For $x_2$ to be in the domain, we require
    $2\sqrt{k}\dfrac{ 12+\sqrt{k}}{\sqrt{k}-2 } \ge 0$
    which happens for $k \ge 4$. However, we also require that
    $2\sqrt{k}\dfrac{ 12+\sqrt{k}}{\sqrt{k}-2 } \le 20$
    Rearranging this inequality as we did for $x_1$ (this time no inequality flip because we want $k>4$ so the denominator is positive when we care about it), we get
    $(\sqrt{k}+1)^2 + 19 \le 0$
    but this is never possible so $x_2$ is never in the domain.
  6. $M''(x) = -200\dfrac{k}{(k+x)^3}$
    $C''(x) = -800\dfrac{1}{(4+x)^3}$.
    Taking the derivative of the original expression for $A'(x)$ above, we get that $A''(x)=(M''(x) + C''(20-x))/2$ and so
    $A''(x)= -100\dfrac{k}{(k+x)^3} -400\dfrac{1}{(24-x)^3}$.
    For any $0\le x \le 20$, we can see that $A''(x)<0$. Any critical point lying in the interval $[0,20]$ must therefore be a local maximum. Because $A'(x)$ is always decreasing in this interval, the function can have at most one such local maximum and the values at the ends of the model domain must also be lower than the maximum. Thus, any local maximum within the model domain is an absolute maximum.
  7. Having it best to spend more time on math means that we want $x_1>10$. This simplifies to
    $k -7\sqrt{k}+10<0$
    which factors into
    For a concave-up parabola, the function is negative between the zeros so it is best to spend more time studying math when $4<k<25$.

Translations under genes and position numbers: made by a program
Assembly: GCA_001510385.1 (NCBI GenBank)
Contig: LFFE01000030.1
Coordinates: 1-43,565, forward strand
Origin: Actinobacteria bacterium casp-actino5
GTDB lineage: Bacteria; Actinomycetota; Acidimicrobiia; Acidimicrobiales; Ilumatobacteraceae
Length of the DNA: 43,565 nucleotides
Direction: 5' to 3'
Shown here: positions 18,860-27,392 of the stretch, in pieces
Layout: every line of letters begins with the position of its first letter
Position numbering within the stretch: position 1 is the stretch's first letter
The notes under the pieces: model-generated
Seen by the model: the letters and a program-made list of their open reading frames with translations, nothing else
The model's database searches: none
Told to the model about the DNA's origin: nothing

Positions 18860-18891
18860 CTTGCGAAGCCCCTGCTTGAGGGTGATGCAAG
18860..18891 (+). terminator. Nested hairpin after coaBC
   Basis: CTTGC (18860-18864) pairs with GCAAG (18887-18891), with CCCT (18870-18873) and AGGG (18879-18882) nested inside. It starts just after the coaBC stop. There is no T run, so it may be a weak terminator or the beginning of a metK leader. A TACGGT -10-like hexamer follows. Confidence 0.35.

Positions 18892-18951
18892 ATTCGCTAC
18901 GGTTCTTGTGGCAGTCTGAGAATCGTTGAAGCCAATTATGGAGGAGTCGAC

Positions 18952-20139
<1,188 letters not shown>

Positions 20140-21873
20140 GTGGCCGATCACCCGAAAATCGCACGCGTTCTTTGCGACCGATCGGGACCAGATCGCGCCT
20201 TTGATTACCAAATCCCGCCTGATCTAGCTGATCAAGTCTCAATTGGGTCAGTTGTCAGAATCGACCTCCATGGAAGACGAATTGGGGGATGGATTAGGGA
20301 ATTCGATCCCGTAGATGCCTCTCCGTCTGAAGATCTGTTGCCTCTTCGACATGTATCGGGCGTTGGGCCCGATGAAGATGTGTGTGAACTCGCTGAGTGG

8. From $k=0$ up to $k=144$, the absolute maximum is given by the critical point $x_1$. For $k>144$, the absolute maximum is at the $x=0$ endpoint of the model domain because $A(0)=\frac{250}{6}$ and $A(20)=\frac{1000}{k+20}<\frac{1000}{164}=\frac{250}{41}$ for $k>144$.
    The optimal time spent studying math, $x_1$, as a function of the parameter $k$ (roughly speaking, the difficulty of the course).
  9. If $k<4$ then the math exam is easier to study for than the chem exam and after relatively little time studying for math, your expected mark is close to 100% with additional time making very little difference ($M(x)$ is flat pretty quickly). In this case, it doesn't make sense to focus on math for very long. On the other hand, if $k>25$, math is much harder that chem and the slope of $M(x)$ is low compared to that of chem so spending a lot of time on math doesn't do much good - the marks per hour studied are much higher for chem than for math. This doesn't match my initial expectation because I was hoping to do well on both and giving up on math just because it's really hard didn't even occur to me - I love math!